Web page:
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Breaking free from pain
After spending a year in excruciating pain, Eddie Gutierrez, 64, decided it was time for something to change. "The pain was so terrible it would bring me to tears," he recalls. "I had lost 25 pounds because I didn't have an appetite. I was only sleeping two hours a night. I would move from the bed, to the chair, to the couch, but nothing would make the hip pain go away."
Eddie, a Vietnam veteran, had been unsuccessfully dealing with the pain with a regimen of pain medicine prescribed by his doctor. After one year without any decrease in his pain, he and his wife, Marilyn, decided it was time for a change.
The U.S. Department of Veterans Affairs referred him to Caleb Vosburg, MD, Shannon Clinic orthopedic surgeon and medical director of the Shannon Orthopedics Center. After an evaluation, Eddie's hip replacement surgery was scheduled for Feb. 4, 2015.
"Mr. Gutierrez had severe arthritis of his hip that greatly impacted his quality of life," Dr. Vosburg says. "He was normally very active and took good care of himself, which made him a good candidate for joint replacement. After a thorough preoperative evaluation, he underwent a total hip arthroplasty and was walking the same day of surgery on his new hip. He did very well after surgery and has had a smooth recovery."
"I had surgery at 7:30 that morning and was walking that evening," Eddie recalls. "By that Saturday I was walking with a cane, and nine days after surgery I no longer needed it. Dr. Vosburg is a good doctor; he did wonders for me."
At his six-week follow-up in March, Eddie was way ahead of his post-surgery schedule. He went from not having the motivation to perform everyday tasks to once again enjoying retirement with Marilyn.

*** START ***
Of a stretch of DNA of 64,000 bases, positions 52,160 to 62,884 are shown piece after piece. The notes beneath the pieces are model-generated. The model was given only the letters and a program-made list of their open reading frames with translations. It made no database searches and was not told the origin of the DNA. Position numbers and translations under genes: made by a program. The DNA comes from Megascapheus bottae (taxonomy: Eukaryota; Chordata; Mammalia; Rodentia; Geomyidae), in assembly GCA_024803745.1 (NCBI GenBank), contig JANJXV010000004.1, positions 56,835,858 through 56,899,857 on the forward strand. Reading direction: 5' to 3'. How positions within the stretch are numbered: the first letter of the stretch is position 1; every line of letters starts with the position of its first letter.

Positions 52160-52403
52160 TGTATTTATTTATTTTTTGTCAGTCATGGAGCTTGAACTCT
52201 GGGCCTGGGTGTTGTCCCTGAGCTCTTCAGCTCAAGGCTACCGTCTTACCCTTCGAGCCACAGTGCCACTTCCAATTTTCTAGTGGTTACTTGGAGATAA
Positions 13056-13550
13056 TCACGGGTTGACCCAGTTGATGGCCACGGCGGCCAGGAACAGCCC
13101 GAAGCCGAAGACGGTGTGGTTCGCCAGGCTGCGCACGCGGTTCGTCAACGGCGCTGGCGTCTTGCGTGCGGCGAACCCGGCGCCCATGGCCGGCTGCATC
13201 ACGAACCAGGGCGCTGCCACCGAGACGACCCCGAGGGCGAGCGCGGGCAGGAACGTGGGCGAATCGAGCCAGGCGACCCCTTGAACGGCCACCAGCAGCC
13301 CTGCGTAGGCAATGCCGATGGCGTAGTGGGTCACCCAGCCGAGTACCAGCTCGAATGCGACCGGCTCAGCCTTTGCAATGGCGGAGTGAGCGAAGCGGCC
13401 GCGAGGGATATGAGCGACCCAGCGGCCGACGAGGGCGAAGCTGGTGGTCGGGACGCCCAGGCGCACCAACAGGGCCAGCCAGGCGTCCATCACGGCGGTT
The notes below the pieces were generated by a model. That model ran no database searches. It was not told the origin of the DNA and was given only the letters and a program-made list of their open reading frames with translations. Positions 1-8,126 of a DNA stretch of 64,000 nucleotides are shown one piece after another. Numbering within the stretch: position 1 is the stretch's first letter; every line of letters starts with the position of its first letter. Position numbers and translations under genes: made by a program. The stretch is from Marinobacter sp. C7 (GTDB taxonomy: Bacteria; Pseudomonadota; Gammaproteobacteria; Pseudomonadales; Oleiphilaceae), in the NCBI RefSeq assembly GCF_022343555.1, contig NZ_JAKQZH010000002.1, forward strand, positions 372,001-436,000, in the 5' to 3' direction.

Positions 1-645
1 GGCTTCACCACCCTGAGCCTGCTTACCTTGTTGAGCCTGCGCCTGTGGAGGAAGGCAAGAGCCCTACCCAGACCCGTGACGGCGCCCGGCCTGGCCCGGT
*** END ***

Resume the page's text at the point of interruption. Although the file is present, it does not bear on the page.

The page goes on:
"He did very well after surgery and is now able to do many activities he was unable to do previously," Dr. Vosburg adds. "I expect he will have a pain-free hip for the rest of his life and continue to enjoy an active lifestyle."
Marilyn is also thrilled with Eddie's progress and the outcome of his procedure.
"It's been wonderful to see the change in him," Marilyn says. "We love to cook, and we were able to host a party for some friends. Before his surgery, Eddie didn't feel like doing those things."
The thought of having a surgical procedure can be daunting for some, but Eddie has some advice for those who are unsure.
"Don't wait," he says. "There's no need to be in pain for longer than you have to. I am an advocate for anyone who is thinking about having a hip replacement. It changed my life for the better."
The Orthopedic Center at Shannon Medical Center is a newly renovated 10-bed unit designed to serve orthopedic patients and facilitate recovery. The center offers a wide variety of orthopedic services, including joint replacement and reconstruction, treatment for sports injuries, and physical therapy. It is staffed by specially trained nursing staff with advanced skill in orthopedic care, and it also features an interdisciplinary team to address all aspects of orthopedic recovery, including physical therapy, nutrition, pharmacy, respiratory services and case management.
The center is proud to work with an expert team of orthopedic surgeons who use the most advanced imaging technology and surgical procedures to help you get back on track and enjoying life again.
Fast facts about hip replacement
- The first hip replacement surgery was performed in 1960.
- More than 285,000 hip replacement surgeries occur each year in the U.S.
- The hip joint is a ball-and-socket joint and is one of the body's largest.
- The age range of hip replacement patients is 50 to 80.
- Arthritis is the most common reason for hip replacement surgery.
- The average hospital stay after surgery is a few days.
- Artificial joints last 15 to 25 years.
- Exercise is an important part of recovery. Most patients are able to walk the day of their surgery.
Source: American Academy of Orthopaedic Surgeons